men in black is a comic book series created by Lowell Cunningham with art illustrated by Sandy Carruthers and originally published by Aircel Comics, later acquired by Malibu Comics, which was also purchased, but this time by Marvel Comics. Only six issues of the series were published, but when it became a movie, the success of the movie spawned several sequels and more spin-offs and one-shot comedies. However, subsequent post-film comics followed the changes made from the original comic to the live-action movie. in the source material, men in black He didn’t just investigate aliens And all things extraterrestrial, but also the supernatural. The film decided to focus on aliens rather than the supernatural. Then, by the film’s choice not to use the supernatural, one of the comic’s plot points was left out: a character named Agent Ecks becomes evil because he discovers that the Organization is deliberately hiding the supernatural from the world for its own sake. Earn, to reshape the world the way you want it.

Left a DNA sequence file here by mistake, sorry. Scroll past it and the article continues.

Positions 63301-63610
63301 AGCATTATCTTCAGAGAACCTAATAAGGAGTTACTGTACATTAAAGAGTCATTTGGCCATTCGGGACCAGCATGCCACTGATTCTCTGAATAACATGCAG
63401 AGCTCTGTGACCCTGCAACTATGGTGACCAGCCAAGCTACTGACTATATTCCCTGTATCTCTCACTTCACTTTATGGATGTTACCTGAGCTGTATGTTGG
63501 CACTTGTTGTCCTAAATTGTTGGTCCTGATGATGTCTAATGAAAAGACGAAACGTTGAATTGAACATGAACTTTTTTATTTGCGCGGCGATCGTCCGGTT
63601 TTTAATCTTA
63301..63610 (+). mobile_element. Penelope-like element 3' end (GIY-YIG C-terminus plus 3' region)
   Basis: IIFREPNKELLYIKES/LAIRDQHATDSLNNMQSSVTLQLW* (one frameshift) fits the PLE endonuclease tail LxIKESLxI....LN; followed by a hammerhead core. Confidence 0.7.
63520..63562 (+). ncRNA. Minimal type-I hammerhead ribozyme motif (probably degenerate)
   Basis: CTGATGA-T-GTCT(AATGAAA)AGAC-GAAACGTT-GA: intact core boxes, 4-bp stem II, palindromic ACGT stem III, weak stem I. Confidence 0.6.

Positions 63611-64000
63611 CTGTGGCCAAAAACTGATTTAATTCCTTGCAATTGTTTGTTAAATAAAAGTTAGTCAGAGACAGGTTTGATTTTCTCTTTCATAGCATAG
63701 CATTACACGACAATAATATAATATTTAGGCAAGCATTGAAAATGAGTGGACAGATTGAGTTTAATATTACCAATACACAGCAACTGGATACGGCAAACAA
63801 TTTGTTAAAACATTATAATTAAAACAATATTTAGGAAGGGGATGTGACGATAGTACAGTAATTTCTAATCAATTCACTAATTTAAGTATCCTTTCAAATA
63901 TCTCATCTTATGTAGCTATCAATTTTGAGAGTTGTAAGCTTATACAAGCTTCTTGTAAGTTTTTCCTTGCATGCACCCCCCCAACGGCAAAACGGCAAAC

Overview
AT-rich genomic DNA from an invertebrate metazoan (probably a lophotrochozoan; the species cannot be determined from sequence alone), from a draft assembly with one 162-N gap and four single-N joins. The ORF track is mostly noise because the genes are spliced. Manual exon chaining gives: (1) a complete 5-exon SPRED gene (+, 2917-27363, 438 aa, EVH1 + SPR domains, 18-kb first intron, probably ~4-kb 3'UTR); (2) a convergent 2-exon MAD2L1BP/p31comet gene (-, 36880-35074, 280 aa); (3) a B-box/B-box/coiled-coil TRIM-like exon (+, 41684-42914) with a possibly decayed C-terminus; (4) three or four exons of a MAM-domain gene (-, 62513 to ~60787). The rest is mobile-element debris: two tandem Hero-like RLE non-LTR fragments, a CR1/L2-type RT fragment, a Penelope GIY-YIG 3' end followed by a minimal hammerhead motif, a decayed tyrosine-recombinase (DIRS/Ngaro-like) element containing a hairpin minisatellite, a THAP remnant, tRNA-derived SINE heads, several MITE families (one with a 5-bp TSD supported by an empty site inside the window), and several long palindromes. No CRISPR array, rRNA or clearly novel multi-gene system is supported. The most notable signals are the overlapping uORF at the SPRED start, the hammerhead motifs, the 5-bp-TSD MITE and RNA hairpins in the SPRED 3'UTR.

7 Scott Pilgrim vs. The World (2010)
Originally Scott Pilgrim The graphic novels were a series that focused on a young slacker, a musician who plays bass who struggles with a delivery girl named Ramona Flowers. However, in order to date her peacefully, Scott Pilgrim has to fight and defeat Ramona’s seven exits. Scott Pilgrim was created by writer and artist Bryan Lee O’Malley, and needless to say, the graphic novel series is viewed as a literature classic when it comes to the comic book and graphic novel medium.